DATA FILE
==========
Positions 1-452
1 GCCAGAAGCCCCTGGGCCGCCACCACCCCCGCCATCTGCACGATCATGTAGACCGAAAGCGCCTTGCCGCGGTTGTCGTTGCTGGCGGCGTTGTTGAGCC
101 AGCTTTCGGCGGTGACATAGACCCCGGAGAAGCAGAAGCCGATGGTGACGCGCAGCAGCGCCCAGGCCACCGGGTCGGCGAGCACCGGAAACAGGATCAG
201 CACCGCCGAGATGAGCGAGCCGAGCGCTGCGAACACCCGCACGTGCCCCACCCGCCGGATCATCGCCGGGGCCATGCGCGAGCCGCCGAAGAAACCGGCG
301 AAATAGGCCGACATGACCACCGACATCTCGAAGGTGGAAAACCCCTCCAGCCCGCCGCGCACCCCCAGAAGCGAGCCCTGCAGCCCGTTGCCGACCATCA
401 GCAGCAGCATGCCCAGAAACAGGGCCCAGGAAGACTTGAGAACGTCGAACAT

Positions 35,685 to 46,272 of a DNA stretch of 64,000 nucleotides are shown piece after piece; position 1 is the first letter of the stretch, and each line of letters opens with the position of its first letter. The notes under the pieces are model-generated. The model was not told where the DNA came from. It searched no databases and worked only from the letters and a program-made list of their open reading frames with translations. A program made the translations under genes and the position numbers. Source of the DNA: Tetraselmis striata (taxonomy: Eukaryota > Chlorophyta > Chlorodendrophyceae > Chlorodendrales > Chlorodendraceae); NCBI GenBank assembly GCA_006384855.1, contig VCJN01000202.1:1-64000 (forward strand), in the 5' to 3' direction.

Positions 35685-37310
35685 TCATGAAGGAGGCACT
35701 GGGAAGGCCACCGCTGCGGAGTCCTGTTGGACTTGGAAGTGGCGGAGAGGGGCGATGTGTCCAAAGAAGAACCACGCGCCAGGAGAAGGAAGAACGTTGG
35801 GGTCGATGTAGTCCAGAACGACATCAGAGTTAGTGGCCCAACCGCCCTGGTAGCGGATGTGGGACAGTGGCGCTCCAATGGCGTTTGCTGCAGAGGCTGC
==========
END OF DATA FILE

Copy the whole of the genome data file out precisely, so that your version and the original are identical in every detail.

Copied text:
Positions 1-452
1 GCCAGAAGCCCCTGGGCCGCCACCACCCCCGCCATCTGCACGATCATGTAGACCGAAAGCGCCTTGCCGCGGTTGTCGTTGCTGGCGGCGTTGTTGAGCC
101 AGCTTTCGGCGGTGACATAGACCCCGGAGAAGCAGAAGCCGATGGTGACGCGCAGCAGCGCCCAGGCCACCGGGTCGGCGAGCACCGGAAACAGGATCAG
201 CACCGCCGAGATGAGCGAGCCGAGCGCTGCGAACACCCGCACGTGCCCCACCCGCCGGATCATCGCCGGGGCCATGCGCGAGCCGCCGAAGAAACCGGCG
301 AAATAGGCCGACATGACCACCGACATCTCGAAGGTGGAAAACCCCTCCAGCCCGCCGCGCACCCCCAGAAGCGAGCCCTGCAGCCCGTTGCCGACCATCA
401 GCAGCAGCATGCCCAGAAACAGGGCCCAGGAAGACTTGAGAACGTCGAACAT

Positions 35,685 to 46,272 of a DNA stretch of 64,000 nucleotides are shown piece after piece; position 1 is the first letter of the stretch, and each line of letters opens with the position of its first letter. The notes under the pieces are model-generated. The model was not told where the DNA came from. It searched no databases and worked only from the letters and a program-made list of their open reading frames with translations. A program made the translations under genes and the position numbers. Source of the DNA: Tetraselmis striata (taxonomy: Eukaryota > Chlorophyta > Chlorodendrophyceae > Chlorodendrales > Chlorodendraceae); NCBI GenBank assembly GCA_006384855.1, contig VCJN01000202.1:1-64000 (forward strand), in the 5' to 3' direction.

Positions 35685-37310
35685 TCATGAAGGAGGCACT
35701 GGGAAGGCCACCGCTGCGGAGTCCTGTTGGACTTGGAAGTGGCGGAGAGGGGCGATGTGTCCAAAGAAGAACCACGCGCCAGGAGAAGGAAGAACGTTGG
35801 GGTCGATGTAGTCCAGAACGACATCAGAGTTAGTGGCCCAACCGCCCTGGTAGCGGATGTGGGACAGTGGCGCTCCAATGGCGTTTGCTGCAGAGGCTGC